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Is blinding in studies of manual soft tissue mobilisation of the back possible? A feasibility randomised controlled trial with Swiss graduate students


Muñoz Laguna, Javier; Nyantakyi, Emanuela; Bhattacharyya, Urmila; Blum, Kathrin; Delucchi, Matteo; Klingebiel, Felix Karl-Ludwig; Labarile, Marco; Roggo, Andrea; Weber, Manuel; Radtke, Thomas; Puhan, Milo A; Hincapié, Cesar A (2024). Is blinding in studies of manual soft tissue mobilisation of the back possible? A feasibility randomised controlled trial with Swiss graduate students. Chiropractic and Manual Therapies, 32(1):3.

Abstract

STUDY DESIGN

Single-centre, two-parallel group, methodological randomised controlled trial to assess blinding feasibility.

BACKGROUND

Trials of manual therapy interventions of the back face methodological challenges regarding blinding feasibility and success. We assessed the feasibility of blinding an active manual soft tissue mobilisation and control intervention of the back. We also assessed whether blinding is feasible among outcome assessors and explored factors influencing perceptions about intervention assignment.

METHODS

On 7-8 November 2022, 24 participants were randomly allocated (1:1 ratio) to active or control manual interventions of the back. The active group (n = 11) received soft tissue mobilisation of the lumbar spine. The control group (n = 13) received light touch over the thoracic region with deep breathing exercises. The primary outcome was blinding of participants immediately after a one-time intervention session, as measured by the Bang blinding index (Bang BI). Bang BI ranges from -1 (complete opposite perceptions of intervention received) to 1 (complete correct perceptions), with 0 indicating 'random guessing'-balanced 'active' and 'control' perceptions within an intervention arm. Secondary outcomes included blinding of outcome assessors and factors influencing perceptions about intervention assignment among both participants and outcome assessors, explored via thematic analysis.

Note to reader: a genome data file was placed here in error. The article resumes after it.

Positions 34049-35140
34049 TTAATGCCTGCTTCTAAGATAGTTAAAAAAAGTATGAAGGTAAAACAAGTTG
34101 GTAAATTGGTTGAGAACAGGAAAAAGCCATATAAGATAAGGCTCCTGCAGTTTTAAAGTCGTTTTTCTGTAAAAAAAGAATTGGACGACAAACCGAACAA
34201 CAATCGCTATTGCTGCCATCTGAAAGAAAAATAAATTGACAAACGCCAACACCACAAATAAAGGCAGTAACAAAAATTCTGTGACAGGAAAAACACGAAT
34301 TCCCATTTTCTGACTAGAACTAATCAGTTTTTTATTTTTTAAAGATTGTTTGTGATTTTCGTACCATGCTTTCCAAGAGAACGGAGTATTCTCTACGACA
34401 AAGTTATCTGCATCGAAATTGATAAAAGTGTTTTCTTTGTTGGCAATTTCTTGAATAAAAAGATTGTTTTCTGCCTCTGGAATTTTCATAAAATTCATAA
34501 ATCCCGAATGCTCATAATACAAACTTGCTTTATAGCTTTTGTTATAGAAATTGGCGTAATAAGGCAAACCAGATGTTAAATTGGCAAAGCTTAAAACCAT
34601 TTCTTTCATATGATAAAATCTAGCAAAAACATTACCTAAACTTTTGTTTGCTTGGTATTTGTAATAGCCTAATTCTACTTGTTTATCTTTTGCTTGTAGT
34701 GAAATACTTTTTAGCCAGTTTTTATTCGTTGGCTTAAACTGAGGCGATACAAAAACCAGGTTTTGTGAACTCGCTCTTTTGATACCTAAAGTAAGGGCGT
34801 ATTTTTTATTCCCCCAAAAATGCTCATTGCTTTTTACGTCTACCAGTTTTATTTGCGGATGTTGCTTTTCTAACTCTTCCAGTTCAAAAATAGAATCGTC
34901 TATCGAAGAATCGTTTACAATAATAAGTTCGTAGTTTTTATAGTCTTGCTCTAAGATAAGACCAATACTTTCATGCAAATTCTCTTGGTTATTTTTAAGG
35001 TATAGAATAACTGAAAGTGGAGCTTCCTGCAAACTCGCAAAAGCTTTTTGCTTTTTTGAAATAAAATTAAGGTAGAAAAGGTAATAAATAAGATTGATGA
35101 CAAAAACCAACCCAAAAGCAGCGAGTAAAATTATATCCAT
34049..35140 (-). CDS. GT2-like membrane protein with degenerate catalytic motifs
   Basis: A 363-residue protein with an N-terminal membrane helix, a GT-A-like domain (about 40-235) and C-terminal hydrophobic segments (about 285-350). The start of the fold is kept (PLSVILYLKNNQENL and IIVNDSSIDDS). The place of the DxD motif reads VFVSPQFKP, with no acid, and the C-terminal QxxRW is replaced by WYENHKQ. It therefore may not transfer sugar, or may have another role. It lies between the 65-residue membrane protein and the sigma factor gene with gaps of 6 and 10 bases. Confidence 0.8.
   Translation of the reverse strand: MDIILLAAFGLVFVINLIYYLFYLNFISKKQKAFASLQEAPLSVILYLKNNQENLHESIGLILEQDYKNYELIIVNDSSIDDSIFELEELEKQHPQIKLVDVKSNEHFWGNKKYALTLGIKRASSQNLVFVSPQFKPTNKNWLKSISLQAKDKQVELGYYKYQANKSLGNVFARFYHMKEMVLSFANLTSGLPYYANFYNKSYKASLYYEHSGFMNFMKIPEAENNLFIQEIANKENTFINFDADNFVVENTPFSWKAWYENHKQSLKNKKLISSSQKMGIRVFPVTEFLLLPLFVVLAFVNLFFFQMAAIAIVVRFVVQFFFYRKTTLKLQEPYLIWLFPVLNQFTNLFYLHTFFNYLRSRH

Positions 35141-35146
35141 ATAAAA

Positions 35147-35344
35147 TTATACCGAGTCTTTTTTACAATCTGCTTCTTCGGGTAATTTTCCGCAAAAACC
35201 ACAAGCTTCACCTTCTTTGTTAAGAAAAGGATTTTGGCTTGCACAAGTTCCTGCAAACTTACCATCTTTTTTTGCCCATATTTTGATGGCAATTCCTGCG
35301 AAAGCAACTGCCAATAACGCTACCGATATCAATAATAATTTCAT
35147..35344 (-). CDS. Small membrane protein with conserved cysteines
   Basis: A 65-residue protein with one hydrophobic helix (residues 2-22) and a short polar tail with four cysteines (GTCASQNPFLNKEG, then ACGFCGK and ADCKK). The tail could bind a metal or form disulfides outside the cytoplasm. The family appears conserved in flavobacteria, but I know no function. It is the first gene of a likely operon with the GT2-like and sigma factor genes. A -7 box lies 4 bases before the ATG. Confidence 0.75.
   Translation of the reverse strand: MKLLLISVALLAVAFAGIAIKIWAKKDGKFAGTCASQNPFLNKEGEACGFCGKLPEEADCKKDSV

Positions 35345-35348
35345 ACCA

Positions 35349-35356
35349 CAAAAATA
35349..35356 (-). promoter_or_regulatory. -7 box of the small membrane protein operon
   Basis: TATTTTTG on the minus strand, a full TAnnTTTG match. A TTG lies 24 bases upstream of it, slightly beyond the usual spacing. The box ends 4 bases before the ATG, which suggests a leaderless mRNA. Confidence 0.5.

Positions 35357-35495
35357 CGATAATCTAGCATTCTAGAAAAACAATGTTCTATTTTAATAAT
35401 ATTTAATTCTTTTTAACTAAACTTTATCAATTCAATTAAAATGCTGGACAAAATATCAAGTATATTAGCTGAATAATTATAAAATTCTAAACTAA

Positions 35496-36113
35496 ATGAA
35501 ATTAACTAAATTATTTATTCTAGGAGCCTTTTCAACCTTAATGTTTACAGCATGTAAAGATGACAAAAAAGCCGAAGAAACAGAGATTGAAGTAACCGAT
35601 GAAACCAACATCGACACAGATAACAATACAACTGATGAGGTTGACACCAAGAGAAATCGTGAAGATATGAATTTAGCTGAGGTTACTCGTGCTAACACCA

RESULTS

24 participants were analysed following an intention-to-treat approach. 55% of participants in the active manual soft tissue mobilisation group correctly perceived their group assignment beyond chance immediately after intervention (Bang BI: 0.55 [95% confidence interval (CI), 0.25 to 0.84]), and 8% did so in the control group (0.08 [95% CI, -0.37 to 0.53]). Bang BIs in outcome assessors were 0.09 (-0.12 to 0.30) and -0.10 (-0.29 to 0.08) for active and control participants, respectively. Participants and outcome assessors reported varying factors related to their perceptions about intervention assignment.

CONCLUSIONS

Blinding of participants allocated to an active soft tissue mobilisation of the back was not feasible in this methodological trial, whereas blinding of participants allocated to the control intervention and outcome assessors was adequate. Findings are limited due to imprecision and suboptimal generalisability to clinical settings. Careful thinking and consideration of blinding in manual therapy trials is warranted and needed.

TRIAL REGISTRATION

ClinicalTrials.gov: NCT05822947 (retrospectively registered).

Abstract

STUDY DESIGN

Single-centre, two-parallel group, methodological randomised controlled trial to assess blinding feasibility.

BACKGROUND